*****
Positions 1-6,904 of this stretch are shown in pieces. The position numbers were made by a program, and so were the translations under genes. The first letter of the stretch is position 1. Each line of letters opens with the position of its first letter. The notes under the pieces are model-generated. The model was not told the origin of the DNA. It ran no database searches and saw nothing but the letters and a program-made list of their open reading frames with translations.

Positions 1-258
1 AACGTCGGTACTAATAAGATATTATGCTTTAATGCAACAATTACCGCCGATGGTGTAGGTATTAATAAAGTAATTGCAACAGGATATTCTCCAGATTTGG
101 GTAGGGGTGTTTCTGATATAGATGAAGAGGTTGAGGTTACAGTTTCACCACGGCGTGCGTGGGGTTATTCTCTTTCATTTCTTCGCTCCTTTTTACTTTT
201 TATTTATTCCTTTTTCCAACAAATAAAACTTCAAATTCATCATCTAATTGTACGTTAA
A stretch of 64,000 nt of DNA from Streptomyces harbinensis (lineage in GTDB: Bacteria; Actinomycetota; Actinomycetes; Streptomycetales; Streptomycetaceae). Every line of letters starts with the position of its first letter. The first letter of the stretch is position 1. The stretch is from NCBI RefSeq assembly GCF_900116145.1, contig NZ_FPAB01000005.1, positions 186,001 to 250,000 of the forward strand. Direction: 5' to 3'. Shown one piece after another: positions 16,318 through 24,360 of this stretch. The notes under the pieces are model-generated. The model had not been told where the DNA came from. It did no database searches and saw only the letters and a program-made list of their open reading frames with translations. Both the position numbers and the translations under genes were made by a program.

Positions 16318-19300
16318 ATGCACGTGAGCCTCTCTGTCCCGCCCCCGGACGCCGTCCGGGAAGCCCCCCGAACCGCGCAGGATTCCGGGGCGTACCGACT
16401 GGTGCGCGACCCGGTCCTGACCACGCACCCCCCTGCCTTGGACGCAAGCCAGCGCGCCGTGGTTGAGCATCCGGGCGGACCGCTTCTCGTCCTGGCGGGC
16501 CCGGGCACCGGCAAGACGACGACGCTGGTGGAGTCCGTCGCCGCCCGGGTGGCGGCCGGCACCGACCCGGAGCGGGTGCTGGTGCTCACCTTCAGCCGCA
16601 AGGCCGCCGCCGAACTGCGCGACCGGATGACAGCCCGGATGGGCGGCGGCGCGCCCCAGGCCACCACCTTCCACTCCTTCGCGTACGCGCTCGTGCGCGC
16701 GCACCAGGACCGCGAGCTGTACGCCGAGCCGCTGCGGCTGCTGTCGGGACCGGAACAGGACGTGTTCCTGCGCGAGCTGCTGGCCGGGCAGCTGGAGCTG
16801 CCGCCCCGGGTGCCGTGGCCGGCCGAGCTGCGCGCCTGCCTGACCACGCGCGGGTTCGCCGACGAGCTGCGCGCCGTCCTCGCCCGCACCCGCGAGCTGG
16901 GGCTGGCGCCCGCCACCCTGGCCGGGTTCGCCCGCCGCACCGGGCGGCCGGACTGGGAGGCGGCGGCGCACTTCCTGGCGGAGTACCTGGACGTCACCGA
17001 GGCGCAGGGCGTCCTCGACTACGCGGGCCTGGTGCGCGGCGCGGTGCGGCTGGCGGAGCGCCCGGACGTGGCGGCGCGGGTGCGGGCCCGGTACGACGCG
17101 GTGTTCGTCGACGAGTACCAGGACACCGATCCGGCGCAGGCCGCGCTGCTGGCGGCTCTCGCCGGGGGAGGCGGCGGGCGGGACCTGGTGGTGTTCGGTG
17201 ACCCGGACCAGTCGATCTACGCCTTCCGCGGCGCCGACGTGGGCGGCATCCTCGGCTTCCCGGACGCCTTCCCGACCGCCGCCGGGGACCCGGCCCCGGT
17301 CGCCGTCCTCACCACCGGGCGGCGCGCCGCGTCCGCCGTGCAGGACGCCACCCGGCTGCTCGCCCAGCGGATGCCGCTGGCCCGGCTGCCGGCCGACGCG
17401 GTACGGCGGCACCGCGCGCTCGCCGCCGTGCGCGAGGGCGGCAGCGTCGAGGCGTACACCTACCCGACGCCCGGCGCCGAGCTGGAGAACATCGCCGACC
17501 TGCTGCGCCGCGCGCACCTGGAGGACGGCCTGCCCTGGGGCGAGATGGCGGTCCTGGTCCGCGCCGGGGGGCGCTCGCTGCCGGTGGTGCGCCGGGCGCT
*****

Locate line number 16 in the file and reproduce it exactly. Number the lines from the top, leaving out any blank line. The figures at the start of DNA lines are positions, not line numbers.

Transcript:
17101 GTGTTCGTCGACGAGTACCAGGACACCGATCCGGCGCAGGCCGCGCTGCTGGCGGCTCTCGCCGGGGGAGGCGGCGGGCGGGACCTGGTGGTGTTCGGTG